Saturday, August 6, 2016

Hale, Eid pleased DOJ will review fatal police shooting of Navajo woman, call for additional steps

STATE CAPITOL, PHOENIX – Rep. Albert Hale, D-St. Michaels (District 7), and former United States Attorney Troy Eid released these statements after the U.S. Justice Department announced it will further investigate the fatal officer-involved shooting of Loreal Tsingine, a 27-year-old Navajo woman. Recently, Maricopa County prosecutors decided not to file charges against the Winslow police officer.
Hale said:
“While I am grateful to the Maricopa County Attorney’s Office for their work on the initial investigation into this incident, I joined Navajo Nation community leaders in calling for an outside investigation. Former U.S. Attorney Eid and I called for an independent investigation by the U.S. Department of Justice when this tragic event first came to light. I am pleased that the Department of Justice has agreed to review this matter. It is a welcome next step and necessary in finding the answers to lingering questions that are persisting in our community.

“Ultimately, Winslow police officers and Navajo Nation police officers in Winslow should be cross-deputized to provide better awareness of Native people and nations. It is my understanding that the U.S. Department of Justice and the Navajo Nation Department of Justice already have an agreement in place to provide this kind of training. This should begin immediately. We must focus on solutions that prevent violence and bring our communities together.”

Eid added the following:

“As Rep. Hale and I said back in April, a federal civil rights investigation by the Justice Department is warranted, given this tragedy. This is also an opportunity to strengthen how the Winslow Police Department serves the needs of all its citizens, including the Dine’ and other Native Americans.”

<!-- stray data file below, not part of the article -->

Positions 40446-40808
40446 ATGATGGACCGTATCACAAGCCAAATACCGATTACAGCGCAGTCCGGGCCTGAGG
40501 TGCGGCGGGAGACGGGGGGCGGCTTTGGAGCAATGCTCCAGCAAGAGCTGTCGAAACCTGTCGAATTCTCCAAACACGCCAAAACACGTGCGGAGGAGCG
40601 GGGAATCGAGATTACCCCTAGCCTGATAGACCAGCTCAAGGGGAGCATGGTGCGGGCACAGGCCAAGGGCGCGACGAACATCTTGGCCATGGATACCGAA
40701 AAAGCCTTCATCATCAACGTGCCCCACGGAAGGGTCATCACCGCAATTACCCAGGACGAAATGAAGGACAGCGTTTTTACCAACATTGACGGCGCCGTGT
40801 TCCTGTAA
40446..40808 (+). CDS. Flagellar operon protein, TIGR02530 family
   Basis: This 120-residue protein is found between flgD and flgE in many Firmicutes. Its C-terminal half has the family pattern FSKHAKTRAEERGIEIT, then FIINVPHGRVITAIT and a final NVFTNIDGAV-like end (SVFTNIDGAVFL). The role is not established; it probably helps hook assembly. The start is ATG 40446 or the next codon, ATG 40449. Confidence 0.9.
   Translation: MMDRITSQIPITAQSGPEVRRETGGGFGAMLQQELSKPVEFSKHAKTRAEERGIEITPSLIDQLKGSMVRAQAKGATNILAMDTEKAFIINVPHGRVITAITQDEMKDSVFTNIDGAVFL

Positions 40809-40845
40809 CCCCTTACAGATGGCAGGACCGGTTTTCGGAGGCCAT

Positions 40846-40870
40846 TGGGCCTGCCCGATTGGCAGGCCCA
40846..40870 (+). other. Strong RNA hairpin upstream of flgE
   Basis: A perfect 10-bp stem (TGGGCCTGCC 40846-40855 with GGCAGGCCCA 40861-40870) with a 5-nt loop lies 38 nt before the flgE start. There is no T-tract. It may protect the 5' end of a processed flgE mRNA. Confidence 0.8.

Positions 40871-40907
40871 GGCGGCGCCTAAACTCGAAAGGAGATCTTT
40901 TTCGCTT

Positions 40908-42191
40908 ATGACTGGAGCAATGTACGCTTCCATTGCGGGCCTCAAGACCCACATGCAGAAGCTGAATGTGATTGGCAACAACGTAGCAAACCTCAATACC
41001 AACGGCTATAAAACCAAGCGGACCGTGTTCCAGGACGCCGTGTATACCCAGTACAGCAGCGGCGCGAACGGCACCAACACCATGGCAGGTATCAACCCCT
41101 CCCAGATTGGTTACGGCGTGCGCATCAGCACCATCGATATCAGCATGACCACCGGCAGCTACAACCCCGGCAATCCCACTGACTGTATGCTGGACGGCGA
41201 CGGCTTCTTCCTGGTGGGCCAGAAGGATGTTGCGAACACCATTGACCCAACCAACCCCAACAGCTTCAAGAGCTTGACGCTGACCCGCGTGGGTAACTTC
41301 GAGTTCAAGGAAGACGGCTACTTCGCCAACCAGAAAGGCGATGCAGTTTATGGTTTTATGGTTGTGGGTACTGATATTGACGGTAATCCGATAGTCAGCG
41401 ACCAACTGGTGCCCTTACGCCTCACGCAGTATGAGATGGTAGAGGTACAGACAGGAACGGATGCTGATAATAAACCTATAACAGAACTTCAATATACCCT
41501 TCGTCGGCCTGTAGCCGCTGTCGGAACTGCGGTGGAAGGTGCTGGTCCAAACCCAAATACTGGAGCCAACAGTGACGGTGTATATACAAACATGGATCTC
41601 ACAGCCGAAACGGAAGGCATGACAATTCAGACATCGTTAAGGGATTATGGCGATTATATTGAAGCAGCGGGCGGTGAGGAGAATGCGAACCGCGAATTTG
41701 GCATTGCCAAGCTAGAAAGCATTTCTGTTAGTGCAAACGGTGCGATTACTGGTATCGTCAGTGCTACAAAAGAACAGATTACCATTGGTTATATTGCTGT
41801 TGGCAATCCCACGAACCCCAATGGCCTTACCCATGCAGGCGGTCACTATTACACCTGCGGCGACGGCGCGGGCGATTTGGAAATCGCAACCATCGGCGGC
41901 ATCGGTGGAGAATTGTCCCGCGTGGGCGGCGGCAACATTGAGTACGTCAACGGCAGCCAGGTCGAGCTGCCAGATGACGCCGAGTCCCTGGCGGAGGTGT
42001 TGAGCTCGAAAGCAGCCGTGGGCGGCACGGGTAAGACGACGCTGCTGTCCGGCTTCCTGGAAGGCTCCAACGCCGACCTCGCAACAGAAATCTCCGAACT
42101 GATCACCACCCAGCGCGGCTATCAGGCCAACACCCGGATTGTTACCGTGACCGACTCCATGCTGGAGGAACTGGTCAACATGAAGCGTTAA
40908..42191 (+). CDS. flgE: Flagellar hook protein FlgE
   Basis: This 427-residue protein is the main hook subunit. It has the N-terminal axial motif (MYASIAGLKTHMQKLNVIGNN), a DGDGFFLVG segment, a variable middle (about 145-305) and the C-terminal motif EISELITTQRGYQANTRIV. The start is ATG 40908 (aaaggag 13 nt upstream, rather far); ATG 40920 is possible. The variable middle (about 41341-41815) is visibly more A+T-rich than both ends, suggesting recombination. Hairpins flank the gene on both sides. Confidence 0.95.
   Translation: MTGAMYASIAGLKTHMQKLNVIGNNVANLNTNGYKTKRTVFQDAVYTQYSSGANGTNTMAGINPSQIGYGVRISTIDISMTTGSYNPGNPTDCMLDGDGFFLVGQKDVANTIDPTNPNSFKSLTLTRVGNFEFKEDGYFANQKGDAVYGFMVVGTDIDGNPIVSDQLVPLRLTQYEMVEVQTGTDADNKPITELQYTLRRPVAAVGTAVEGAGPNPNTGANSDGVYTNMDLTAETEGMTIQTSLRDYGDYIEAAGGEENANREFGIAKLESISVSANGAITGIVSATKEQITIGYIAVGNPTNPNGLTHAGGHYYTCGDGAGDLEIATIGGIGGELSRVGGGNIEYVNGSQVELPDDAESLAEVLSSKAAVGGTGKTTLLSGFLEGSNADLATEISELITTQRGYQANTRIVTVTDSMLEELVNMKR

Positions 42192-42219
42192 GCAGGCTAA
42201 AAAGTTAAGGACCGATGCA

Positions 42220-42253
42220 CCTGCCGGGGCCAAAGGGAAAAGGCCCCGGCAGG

A link to articles featuring more information about the shooting of Loreal Tsingine is available here,
Rep. Hale is an enrolled member of the Navajo Nation. He was born in Ganado and raised in Klagetoh, Arizona. He is Ashiihi (Salt), born for Todichiini (Bitter Water). His maternal grandparents are Hanaghani (Walk About clan). His paternal grandparents are Kiyanii (Tall House clan). He is a 1969 graduate of Fort Wingate High School, a Bureau of Indian Affairs boarding school located east of Gallup, New Mexico. He holds a Bachelor of Science degree from Arizona State University, Tempe, Arizona (1973), and a Juris Doctor degree from the University of New Mexico School of Law, Albuquerque, New Mexico (1977), and an honorary Juris Doctor degree from Phoenix School of Law (2012).  He is the former President of the Navajo Nation.